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Talking while coding in an interview

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Anonymous User at Taro Communitya year ago

In a coding interview, can you explain the approach first and then when you move to code, not explain or talk?

I tried to talk while coding in an interview. But I found writing code fast and well was difficult then.

What does an ideal interview look like, in your opinion?



  • 2
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    Meta, Pinterest, Kosei
    a year ago

    I almost never write code until I have some level of agreement with the interviewer about my approach. (They may not think my approach is correct, but at least they should understand it.)

    • So before I get into coding, you should be talking a lot, lots of back and forth
    • Once I get into coding, I stay quiet for 1-2 minutes at a time while I write code. After a few minutes, I'd check back and try to summarize the code I wrote, or what I'm about to write. This gives the interviewer the ability to interject and offer feedback.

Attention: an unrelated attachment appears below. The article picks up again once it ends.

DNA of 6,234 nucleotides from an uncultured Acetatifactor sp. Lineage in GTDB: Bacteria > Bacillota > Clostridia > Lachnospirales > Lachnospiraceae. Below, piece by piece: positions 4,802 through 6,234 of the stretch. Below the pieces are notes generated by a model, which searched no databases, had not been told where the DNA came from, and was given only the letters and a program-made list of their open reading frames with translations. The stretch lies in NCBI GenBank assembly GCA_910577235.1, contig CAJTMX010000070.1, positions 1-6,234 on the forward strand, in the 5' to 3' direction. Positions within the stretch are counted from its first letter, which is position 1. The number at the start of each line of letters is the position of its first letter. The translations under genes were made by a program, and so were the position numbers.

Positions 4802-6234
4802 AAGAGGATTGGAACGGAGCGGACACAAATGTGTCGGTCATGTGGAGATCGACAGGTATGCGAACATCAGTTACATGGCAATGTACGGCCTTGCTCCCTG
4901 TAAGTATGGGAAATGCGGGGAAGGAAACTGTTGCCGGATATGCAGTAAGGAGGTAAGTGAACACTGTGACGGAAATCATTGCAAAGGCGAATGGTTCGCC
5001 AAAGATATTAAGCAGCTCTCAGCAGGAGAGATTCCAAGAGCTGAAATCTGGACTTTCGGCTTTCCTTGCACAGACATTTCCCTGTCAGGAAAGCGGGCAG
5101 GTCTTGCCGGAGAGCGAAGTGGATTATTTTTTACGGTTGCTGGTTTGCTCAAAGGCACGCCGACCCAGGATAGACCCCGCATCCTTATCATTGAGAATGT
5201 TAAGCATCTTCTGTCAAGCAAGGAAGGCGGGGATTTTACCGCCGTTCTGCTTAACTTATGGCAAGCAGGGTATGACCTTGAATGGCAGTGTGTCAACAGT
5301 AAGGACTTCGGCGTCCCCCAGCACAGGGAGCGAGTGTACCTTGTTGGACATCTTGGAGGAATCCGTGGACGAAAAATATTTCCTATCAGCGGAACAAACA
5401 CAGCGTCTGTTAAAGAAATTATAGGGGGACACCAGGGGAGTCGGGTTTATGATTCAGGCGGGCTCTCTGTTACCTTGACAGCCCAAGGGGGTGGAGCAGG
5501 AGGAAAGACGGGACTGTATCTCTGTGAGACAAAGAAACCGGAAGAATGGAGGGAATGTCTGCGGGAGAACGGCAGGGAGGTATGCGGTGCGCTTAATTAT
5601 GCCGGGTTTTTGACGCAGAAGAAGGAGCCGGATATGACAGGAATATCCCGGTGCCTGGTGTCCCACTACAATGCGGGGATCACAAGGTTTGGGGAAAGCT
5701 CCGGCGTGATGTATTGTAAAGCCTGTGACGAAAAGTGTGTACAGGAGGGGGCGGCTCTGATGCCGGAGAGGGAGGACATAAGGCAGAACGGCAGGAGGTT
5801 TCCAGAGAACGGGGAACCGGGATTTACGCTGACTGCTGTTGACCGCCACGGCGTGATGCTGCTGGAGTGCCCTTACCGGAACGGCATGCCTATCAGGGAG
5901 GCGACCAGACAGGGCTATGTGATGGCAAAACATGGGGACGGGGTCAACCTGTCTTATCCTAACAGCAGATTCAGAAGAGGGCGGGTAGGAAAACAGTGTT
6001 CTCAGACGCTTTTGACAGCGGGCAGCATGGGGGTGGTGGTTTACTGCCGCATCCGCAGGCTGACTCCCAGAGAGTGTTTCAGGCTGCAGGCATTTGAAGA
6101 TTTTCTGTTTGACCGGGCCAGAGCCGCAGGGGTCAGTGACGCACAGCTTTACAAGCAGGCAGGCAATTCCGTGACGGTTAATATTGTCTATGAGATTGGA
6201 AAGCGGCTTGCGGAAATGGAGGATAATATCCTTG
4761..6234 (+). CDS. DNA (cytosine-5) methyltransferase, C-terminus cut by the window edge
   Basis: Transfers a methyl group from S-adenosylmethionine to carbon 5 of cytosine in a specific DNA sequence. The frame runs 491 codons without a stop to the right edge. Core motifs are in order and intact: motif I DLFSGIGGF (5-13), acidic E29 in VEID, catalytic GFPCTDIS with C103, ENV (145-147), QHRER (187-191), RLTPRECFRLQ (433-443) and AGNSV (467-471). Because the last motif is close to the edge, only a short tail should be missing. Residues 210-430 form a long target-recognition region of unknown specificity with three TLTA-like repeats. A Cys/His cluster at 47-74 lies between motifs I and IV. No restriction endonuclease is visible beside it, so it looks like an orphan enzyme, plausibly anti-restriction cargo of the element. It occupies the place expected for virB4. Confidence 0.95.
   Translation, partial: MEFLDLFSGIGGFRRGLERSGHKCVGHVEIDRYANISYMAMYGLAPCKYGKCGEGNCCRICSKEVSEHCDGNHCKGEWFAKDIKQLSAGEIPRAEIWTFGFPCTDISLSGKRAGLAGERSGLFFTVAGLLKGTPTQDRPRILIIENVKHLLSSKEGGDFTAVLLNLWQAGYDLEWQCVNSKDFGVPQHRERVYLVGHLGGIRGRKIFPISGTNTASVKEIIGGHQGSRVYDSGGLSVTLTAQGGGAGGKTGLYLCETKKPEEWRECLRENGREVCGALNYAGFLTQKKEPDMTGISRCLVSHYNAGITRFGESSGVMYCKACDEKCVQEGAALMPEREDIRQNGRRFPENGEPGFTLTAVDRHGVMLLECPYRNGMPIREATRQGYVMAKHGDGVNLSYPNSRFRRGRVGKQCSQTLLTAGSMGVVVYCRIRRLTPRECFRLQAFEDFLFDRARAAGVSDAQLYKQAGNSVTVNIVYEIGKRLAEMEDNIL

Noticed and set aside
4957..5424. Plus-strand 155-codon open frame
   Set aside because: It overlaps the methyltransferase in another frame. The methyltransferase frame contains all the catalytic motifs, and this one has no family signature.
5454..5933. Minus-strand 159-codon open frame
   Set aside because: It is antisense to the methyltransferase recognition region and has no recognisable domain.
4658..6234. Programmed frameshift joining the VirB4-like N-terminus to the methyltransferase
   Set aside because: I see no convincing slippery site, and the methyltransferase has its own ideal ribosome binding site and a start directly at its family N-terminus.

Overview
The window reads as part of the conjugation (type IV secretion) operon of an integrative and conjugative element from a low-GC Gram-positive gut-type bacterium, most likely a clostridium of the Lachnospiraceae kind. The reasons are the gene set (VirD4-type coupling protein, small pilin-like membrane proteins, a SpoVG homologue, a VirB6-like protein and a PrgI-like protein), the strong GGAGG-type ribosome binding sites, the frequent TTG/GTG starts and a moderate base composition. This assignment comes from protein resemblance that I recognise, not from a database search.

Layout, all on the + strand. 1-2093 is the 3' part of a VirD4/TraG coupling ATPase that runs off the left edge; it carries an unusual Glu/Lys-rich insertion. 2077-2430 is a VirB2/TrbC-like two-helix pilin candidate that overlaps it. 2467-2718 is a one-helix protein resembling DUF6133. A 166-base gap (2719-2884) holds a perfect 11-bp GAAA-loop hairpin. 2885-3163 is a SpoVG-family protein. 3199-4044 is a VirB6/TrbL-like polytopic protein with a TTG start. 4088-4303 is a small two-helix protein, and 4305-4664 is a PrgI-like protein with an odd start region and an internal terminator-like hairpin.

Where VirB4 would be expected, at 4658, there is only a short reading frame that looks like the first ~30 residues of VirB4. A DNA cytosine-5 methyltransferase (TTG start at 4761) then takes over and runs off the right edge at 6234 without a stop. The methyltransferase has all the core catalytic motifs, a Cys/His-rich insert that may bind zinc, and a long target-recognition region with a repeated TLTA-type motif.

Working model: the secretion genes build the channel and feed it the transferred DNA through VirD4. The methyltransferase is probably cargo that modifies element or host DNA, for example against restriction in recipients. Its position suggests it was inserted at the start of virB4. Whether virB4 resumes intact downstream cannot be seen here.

In general, you should not have more than 5 minutes of silence in an interview.

  • 2
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    Staff SWE at Google, ex-Meta, ex-Amazon
    a year ago

    If you’re struggling with idea to code in time limit, including taking short (10-15s) breaks to say what you’ll do first, or note you’ll return to clean something up, ask if you should write out all preconditions checks, etc… I feel like getting much more familiar/comfortable with the language you work in, algorithm implementation, and so on. Also, take shortcuts. Say methodX does X, and say if there’s time you’ll come back to it. If it’s obvious but tedious that should be fine.

    I am saying this because the typing part should be the least intensive. Talking it out, taking direction or getting input on what should be prioritized, etc is more relevant than the code you write. Quiet time will possibly have interviewer tune out, or be inclined to ask their own questions, interrupting at an inopportune time. If you take your own breaks to talk, you stay in control of the timing.

    I’m not saying I never said I was inclined to hire someone that coded quietly, but the code is the least interesting part, and just table stakes. How you reason, how fast you can pivot, showing you think through options thoroughly, etc is so much more important, and raw code doesn’t tell that story.